How I Became A Founder: Enso Connect’s Francois Gouelo

Francois Gouelo is the CEO and Cofounder of Enso Connect. After graduating from the University of Toronto in Computer Science and Cognitive Science, Francois brought onboard Peter Sorbo, CTO and cofounder, to build a home management system that leverages smart home devices and AI communication for hosts, property managers, and guests in the short term rental industry. Francois is also pursuing his studies in parallel building Enso, at the University of Cambridge, pursuing a master’s of Entrepreneurship. Francois’ passions include scuba diving, traveling, and listening or playing jazz piano.

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Enso Connect cofounder and CEO Francois Gouelo.

Frederick Daso: When did you first gain interest in being a founder?

Francois Gouelo: I’ve always loved the concept of entrepreneurship — it blends cognitive diversity, tenacity, and creativity to solve real problems. I knew I wanted to eventually work for a startup or build one of my own, but I never really planned it out.

Becoming a founder was an accident.

My friend Samin Khan (founder and CTO of Animo.AI) and I were in the same computational linguistics course at the University of Toronto. We kept bouncing ideas off of each other and discussing potential applications of our different course assignments. I was fascinated by his entrepreneurial drive. I worked on different past projects, but I didn’t know how to conceptualize these projects into real ventures.

He pointed me in the right direction: CSC454, a course at the University that blended Computer Science and Entrepreneurship. Under the guidance of Professors Helen Kontozopoulos and Mario Grech, we developed the prototype of Enso Connect. (You can read more about the founder story on one of our blog posts: ).

Enso won that class’s $10,000 prize, and since it was my last summer before starting my Master’s in entrepreneurship, I thought, why not pursue this project and see where things take me? The moment I landed an in-person meeting with Airbnb that summer, I knew this is what I wanted to do as my full-time job, and so the journey of Enso Connect as it is today began.

Daso: What were the essential experiences that helped you be in the position you are today?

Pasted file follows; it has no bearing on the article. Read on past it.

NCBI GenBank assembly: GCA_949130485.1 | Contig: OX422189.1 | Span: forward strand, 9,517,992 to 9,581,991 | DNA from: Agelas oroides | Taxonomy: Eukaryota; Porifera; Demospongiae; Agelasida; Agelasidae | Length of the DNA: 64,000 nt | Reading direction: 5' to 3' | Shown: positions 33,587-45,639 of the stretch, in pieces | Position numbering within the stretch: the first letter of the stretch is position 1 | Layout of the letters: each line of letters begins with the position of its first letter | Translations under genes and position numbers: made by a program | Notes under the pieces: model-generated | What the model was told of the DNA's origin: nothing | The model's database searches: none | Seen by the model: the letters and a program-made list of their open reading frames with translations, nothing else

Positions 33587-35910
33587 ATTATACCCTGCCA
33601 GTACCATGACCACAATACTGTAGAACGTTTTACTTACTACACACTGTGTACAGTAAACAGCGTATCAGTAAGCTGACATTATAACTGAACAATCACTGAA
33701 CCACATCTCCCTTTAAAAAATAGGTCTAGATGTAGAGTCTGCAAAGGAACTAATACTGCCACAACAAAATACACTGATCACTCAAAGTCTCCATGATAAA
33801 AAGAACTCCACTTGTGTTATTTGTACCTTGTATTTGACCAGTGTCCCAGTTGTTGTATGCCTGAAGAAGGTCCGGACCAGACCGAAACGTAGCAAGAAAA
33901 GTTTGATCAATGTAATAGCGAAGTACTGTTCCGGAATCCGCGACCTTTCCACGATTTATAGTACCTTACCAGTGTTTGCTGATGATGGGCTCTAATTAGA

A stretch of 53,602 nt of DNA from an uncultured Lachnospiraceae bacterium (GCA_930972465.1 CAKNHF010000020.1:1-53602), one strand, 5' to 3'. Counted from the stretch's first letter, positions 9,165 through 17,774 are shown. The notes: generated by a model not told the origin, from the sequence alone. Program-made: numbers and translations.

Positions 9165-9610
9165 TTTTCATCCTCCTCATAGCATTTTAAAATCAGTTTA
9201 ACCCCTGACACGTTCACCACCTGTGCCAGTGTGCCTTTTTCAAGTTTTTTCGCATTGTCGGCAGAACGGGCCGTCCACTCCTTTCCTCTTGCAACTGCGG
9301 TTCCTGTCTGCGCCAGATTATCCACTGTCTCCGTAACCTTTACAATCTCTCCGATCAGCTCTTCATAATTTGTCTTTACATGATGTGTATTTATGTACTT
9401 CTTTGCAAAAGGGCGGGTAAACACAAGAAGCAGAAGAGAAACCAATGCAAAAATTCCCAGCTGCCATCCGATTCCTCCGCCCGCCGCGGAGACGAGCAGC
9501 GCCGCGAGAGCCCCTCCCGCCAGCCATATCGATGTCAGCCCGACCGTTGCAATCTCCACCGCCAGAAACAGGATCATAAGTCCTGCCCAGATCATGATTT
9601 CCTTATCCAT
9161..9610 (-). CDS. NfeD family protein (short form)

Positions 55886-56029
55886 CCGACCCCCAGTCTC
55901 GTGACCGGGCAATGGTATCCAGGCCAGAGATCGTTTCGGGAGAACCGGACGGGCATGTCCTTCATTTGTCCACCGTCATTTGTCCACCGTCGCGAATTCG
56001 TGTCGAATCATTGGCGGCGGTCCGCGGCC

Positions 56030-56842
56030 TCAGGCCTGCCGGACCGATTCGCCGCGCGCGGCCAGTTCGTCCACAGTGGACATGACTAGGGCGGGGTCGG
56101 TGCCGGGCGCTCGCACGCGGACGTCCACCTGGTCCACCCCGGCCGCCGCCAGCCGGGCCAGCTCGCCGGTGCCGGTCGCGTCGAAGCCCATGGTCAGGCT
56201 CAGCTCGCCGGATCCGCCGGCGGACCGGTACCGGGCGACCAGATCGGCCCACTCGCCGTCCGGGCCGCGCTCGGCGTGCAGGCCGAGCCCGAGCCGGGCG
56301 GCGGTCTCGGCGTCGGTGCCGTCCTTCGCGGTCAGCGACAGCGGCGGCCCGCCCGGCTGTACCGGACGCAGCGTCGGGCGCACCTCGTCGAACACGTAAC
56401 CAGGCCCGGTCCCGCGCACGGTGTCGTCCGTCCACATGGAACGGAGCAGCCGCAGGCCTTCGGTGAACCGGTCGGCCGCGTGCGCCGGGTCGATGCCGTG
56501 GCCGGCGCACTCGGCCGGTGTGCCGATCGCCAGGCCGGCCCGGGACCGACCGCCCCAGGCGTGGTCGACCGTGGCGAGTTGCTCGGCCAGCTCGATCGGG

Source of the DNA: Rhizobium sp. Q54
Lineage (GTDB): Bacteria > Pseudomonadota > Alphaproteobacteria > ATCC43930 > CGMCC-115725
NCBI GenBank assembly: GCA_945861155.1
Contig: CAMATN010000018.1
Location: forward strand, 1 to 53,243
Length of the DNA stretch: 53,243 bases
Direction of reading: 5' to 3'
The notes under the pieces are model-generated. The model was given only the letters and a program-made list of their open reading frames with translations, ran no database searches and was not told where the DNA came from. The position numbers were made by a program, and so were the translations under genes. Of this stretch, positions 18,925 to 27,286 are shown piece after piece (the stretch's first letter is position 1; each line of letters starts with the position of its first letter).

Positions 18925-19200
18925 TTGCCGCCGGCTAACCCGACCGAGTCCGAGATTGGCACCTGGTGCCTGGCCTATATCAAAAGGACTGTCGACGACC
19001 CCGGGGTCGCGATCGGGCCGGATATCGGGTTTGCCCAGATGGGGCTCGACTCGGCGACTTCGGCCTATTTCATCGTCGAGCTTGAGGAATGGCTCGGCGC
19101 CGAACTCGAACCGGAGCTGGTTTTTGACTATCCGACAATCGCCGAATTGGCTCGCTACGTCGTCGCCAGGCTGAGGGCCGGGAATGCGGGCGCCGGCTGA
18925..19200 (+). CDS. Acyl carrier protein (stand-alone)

Gouelo: The Computer Science and Business/Entrepreneurship course I took in my final semester at the University of Toronto and my current Master’s degree at the University of Cambridge in Entrepreneurship have given me the tools and opportunities to be where I am today.

However, there are critical life experiences that pushed me to pursue this as my full-time life career choice, and that is the freedom of building your venture gives you. I’ve traveled to many countries, discovered new cultures, and love being out of my comfort zone, so why not apply those same principles to my work.- something in the travel industry that allows me to share this same experience with others.

Daso: Who were the critical individuals or groups that contributed to your professional success, and why?

Gouelo: 1. My Cofounder, Peter Sorbo — While Peter hates being in the spotlight, it is essential for me to mention him here — he is the hardest working individual I’ve met. His tenacity and passion for what we are working towards are what fuels the business. I’m glad to have a partner with complementary skills — we would not be where we are today without him.

2. My family — I would not be where I am today without the support of my family. Thanks to them, I attended the University of Toronto, and now the University of Cambridge. They have always supported my choice to pursue this entrepreneurial career and are probably the number 1 Enso Connect fans! We have a critical rule in my family that I hold to heart: “si on fait les choses, on les fait bien, ou les fait pas du tout” (translated as: “if we do things, we do them well, or we don’t do them at all).”